"We've been delighted by the enthusiasm and ideas that have come from the team we sponsored and impressed by the project solutions presented by their competitors."

Brian Williams, Semtech

Inspiring 12-14 year olds about future careers in electronics

Inspiring 12-14 year olds about future careers in electronics

Press Release: Finals of first UKESF-Go4SET challenge held to introduce secondary school students to electronics sector

The University of Bristol yesterday hosted the finals of a pilot initiative to raise awareness of the electronics sector among school pupils aged 12-14 and help reverse the industry-threatening decline in students undertaking electronics courses at university.

Badminton School Team, winners of the Pupils' Choice Award, with its electronic netball bib
Badminton School Team, winners of the Pupils’ Choice Award, with its prototype electronic netball shirt. The shirt uses an arduino platform to activate LEDs and buzzers to signal team colours, captain’s armband and to alert substitutions. The team plans to create a further prototype that a coach can control wirelessly from an iPad.

The inaugural 10-week Go4SET project, developed by the UK Electronics Skills Foundation in partnership with the Engineering Development Trust, saw 10 teams of 6 students from across the South West compete to present their visions and prototypes of future technologies.

Teams were sponsored and mentored by industry partners and the University of Bristol. Proving that electronics plays an important role in our everyday lives, students came up with ideas for technology applications that included teaching, sport, school security and entertainment.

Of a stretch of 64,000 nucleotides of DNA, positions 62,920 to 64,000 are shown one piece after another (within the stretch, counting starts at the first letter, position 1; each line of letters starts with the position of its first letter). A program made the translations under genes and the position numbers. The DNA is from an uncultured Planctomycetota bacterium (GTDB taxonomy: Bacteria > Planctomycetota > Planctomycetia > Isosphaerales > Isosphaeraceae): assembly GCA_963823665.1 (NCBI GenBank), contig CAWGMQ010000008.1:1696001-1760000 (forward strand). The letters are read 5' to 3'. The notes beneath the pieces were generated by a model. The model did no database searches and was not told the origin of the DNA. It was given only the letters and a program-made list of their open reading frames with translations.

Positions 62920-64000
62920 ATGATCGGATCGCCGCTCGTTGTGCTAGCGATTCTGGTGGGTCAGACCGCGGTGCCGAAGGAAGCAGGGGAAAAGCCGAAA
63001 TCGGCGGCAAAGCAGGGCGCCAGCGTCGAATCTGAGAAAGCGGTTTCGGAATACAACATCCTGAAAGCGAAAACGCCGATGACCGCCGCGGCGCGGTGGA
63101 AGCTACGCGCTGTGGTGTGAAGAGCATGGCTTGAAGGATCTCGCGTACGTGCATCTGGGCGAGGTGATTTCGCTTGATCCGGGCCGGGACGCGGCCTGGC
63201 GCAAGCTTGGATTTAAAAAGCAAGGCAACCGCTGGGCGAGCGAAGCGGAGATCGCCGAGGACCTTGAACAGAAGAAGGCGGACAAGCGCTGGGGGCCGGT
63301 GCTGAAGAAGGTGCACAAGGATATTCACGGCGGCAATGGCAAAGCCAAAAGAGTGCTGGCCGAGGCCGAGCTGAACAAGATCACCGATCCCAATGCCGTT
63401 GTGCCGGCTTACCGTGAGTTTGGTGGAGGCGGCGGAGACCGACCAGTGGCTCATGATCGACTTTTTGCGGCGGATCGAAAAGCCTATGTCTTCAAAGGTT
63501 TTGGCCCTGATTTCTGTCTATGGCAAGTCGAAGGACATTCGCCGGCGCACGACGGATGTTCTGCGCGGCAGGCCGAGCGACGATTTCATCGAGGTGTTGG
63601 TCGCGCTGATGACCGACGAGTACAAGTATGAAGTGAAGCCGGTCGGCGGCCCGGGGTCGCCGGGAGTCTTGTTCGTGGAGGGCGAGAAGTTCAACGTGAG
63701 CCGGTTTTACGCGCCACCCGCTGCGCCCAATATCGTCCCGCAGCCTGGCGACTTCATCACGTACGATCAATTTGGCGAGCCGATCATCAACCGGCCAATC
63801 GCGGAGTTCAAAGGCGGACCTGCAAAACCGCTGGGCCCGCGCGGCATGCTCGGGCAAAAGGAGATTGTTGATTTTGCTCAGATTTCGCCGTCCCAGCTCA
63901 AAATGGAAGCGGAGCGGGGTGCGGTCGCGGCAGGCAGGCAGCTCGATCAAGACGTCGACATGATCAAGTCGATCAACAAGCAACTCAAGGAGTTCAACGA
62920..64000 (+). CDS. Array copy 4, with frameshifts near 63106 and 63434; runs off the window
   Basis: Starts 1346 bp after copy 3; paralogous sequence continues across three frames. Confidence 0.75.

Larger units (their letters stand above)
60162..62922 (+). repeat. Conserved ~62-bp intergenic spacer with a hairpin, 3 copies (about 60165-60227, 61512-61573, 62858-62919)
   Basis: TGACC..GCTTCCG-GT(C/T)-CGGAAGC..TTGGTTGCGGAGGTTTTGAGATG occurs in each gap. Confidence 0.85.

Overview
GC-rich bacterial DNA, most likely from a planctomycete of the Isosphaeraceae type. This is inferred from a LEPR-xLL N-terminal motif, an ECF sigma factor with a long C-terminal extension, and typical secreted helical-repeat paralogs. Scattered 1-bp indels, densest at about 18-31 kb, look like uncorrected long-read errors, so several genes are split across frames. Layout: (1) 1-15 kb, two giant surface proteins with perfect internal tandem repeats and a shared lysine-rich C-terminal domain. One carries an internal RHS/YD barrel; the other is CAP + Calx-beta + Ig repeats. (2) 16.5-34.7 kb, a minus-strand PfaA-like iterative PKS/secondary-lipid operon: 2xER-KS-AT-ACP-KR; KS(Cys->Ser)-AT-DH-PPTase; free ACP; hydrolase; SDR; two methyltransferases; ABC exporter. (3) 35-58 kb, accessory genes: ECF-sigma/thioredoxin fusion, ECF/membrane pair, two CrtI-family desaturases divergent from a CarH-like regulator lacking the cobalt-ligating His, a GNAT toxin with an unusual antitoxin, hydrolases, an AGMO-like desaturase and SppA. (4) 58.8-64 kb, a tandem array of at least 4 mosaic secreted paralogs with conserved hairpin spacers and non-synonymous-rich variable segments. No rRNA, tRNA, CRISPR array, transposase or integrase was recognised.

Students were invited to learn about electronics from 50 years ago, investigated the role electronics plays in everyday school life and devised smart electronic solutions to problems identified by their schools before predicting what might be possible 5 years into the future.

Badminton School, Bristol, produced two winning teams receiving the overall winner and pupils’ choice awards for RFID school registration watches and an electronic netball top with a working prototype using an Arduino LilyPad. Lydiard Park Academy, Swindon, won the innonvation award with its ideas for a watch that connects to a smartphone to make calls and check Facebook, emails, other apps.

UKESF Strategic Advisory Board chair and Plastic Logic CEO, Indro Mukerjee, said: “Electronics is an exciting technology that touches and enables every aspect of life. Our industry needs to reach out to students and engage with them to communicate this before they even begin making their GCSE choices. We must ensure this is done in a stimulating and intriguing way; it is not enough to simply give a careers talk at a school.

“The ideas presented yesterday show that this new UKESF-Go4SET project can certainly play a significant role in achieving this. However, further support for the project by employers across the country is necessary to help attract more young talent into the sector.”

Brian Williams, Vice President of product, test and optical applications engineering for Semtech, which sponsored the overall winning team, said: “We were keen to engage with local schools and the ready-made nature of the UKESF project helps us reach out more easily. We’ve been delighted by the enthusiasm and ideas that have come from the team we sponsored and impressed by the project solutions presented by their competitors.”

Gordon Mizner, CEO of EDT: “Our Go4SET scheme has been running for a number of years and we are delighted to partner UKESF with a project relating to the key electronics industry. We’ve found this hands-on project format to be one of the best ways to enthuse young teenagers about engineering, to change misconceptions of the industry and the type of careers available, and at the same time to develop important employability skills.”

Despite UCAS data showing a significant rise in demand for engineering and technology courses since 2002, there was a 29 per cent drop in British applicants to electronics engineering courses between 2002 and 2012. The gender gap is also significant with females typically making up less than 8 per cent (1in 12) of UK applicants.

The Go4SET scheme is designed to raise awareness among younger students in a way that appeals to both males and females. The inaugural UKESF sponsored project saw four mixed teams, four girls-only teams and just two boys-only teams.

The UKESF-Go4SET project will now be rolled out nationally.